David A. Lightner is R.C. Fuson Professor of Chemistry, Adjunct Professor of Biochemistry, and Regents Research Professor at the University of Nevada, Reno.  He has been recognized for distinguished contributions in relating chiroptical properties to stereochemistry and for clarifying the molecular mechanisms of phototherapy for neonatal jaundice.  His honors include University of Nevada Foundation Professor (1987), the first recipient of the Outstanding Research Award for the State of Nevada (1992), and election as Fellow of the American Association for the Advancement of Science (1996).  He is the author of more than 350 research publications and 12 books or book chapters, a former associate editor of Photochemistry and Photobiology, and currently on the editorial advisory board of Monatshefte für Chemie.

Table of Contents

Chapter 1 Introduction
1-1    The Spectroscopic Approach to Structure Determination
1-2    Contributions of Different Forms of Spectroscopy
1-3    The Electromagnetic Spectrum
1-4    Molecular Weight and Molecular Formula
1-5    Structural Isomers and Stereoisomers


Chapter 2 Introduction
2-1    Magnetic Properties of Nuclei
2-2    The Chemical Shift
2-3    Excitation and Relaxation
2-4    Pulsed Experiments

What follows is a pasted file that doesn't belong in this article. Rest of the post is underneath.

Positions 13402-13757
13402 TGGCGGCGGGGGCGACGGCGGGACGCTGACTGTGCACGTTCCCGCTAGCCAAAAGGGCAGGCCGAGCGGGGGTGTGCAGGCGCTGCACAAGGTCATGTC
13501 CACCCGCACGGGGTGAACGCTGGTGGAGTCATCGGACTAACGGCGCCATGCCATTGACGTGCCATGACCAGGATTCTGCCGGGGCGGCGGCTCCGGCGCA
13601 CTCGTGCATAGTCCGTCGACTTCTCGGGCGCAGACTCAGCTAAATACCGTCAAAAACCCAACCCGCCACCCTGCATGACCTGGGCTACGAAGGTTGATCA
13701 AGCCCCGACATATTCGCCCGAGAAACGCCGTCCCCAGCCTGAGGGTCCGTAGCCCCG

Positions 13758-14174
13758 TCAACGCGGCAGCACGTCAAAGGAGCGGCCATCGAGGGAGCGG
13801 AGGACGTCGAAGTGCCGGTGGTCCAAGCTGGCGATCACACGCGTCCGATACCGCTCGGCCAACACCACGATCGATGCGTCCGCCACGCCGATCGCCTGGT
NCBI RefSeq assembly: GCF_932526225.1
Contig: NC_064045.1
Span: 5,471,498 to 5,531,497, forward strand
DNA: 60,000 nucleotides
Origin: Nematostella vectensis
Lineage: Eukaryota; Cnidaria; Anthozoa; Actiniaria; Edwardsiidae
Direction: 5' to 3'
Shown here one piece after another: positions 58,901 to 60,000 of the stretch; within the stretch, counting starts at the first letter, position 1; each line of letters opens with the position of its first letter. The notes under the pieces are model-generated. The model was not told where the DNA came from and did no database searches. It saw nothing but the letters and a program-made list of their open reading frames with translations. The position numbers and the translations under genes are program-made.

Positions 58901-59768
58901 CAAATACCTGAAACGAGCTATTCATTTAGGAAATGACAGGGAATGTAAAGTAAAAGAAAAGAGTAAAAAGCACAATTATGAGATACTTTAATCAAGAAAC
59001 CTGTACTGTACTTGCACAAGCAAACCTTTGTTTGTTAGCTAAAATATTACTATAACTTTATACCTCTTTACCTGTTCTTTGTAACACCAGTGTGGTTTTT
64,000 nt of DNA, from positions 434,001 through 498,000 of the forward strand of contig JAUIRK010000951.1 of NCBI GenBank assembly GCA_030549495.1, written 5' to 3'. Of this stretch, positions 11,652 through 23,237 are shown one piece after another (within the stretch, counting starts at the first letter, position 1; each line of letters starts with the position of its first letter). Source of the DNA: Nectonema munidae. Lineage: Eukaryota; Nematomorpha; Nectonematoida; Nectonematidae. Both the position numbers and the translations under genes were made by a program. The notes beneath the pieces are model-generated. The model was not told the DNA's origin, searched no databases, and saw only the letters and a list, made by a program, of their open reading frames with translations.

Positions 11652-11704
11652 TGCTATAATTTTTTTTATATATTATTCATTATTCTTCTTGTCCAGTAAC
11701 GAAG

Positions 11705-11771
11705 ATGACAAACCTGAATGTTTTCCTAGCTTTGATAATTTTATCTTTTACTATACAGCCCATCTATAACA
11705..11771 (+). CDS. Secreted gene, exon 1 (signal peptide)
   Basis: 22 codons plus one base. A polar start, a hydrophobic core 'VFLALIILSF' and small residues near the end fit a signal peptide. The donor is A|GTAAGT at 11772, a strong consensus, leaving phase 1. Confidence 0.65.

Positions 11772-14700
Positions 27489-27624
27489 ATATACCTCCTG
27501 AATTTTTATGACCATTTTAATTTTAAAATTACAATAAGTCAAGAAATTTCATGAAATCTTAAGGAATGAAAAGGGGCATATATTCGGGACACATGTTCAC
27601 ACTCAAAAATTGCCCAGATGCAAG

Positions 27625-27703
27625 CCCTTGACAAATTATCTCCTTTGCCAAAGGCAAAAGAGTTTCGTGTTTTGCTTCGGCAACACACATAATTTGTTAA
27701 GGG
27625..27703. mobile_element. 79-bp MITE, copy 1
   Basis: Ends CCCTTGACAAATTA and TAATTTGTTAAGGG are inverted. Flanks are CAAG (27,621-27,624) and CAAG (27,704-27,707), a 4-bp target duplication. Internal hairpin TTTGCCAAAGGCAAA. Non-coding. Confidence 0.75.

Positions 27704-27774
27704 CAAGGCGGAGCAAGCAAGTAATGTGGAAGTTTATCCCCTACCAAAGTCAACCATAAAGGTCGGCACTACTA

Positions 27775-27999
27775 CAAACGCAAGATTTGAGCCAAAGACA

2-5    The Coupling Constant
2-6    Quantification and Complex Splitting
2-7    Commonly Studied Nuclides
2-8    Dynamic Effects
2-9    Spectra of Solids
2-10    Experimental Methods
Tips on Solving NMR Problems

Chapter 3 The Chemical Shift
3-1    Factors That Influence Proton Shifts
3-2    Proton Chemical Shifts and Structure
3-3    Medium and Isotope Effects
3-4    Factors That Influence Carbon Shirts
3-5    Carbon Chemical Shifts and Structure
3-6    Tables of Chemical Shifts
Further Tips on Solving NMR Problems

Chapter 4 The Coupling Constant
4-1    First-Order Spectra
4-2    Chemical and Magnetic Equivalence
4-3    Signs and Mechanisms
4-4    Couplings over One Bond
4-5    Geminal Couplings
4-6    Vicinal Couplings
4-7    Long-Range Couplings
4-8    Spectral Analysis
4-9    Second-Order Spectra
4-10    Tables of Coupling Constants

Chapter 5 Further Topics in One-Dimensional NMR
5-1    Spin-Lattice and Spin-Spin Relaxation
5-2    Reactions on the NMR Time Scale
5-3    Multiple Resonance
5-4    The Nuclear Overhauser Effect
5-5    Spectral Editing
5-6    Sensitivity Enhancement
5-7    Carbon Connectivity
5-8    Phase Cycling, Composite Pulses, and Shaped Pulses

Chapter 6 Two-Dimensional NMR
6-1    Proton-Proton Correlation Through Coupling
6-2    Proton-Heteronucleus Correlation
6-3    Proton-Proton Correlation Through Space or Chemical Exchange
6-4    Carbon-Carbon Correlation
6-5    Higher Dimensions